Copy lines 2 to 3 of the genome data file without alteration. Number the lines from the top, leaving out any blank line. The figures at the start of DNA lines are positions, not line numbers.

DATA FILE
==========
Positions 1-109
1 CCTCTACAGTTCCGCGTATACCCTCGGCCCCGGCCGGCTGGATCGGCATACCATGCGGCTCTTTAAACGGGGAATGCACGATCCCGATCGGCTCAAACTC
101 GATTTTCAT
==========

1 CCTCTACAGTTCCGCGTATACCCTCGGCCCCGGCCGGCTGGATCGGCATACCATGCGGCTCTTTAAACGGGGAATGCACGATCCCGATCGGCTCAAACTC
101 GATTTTCAT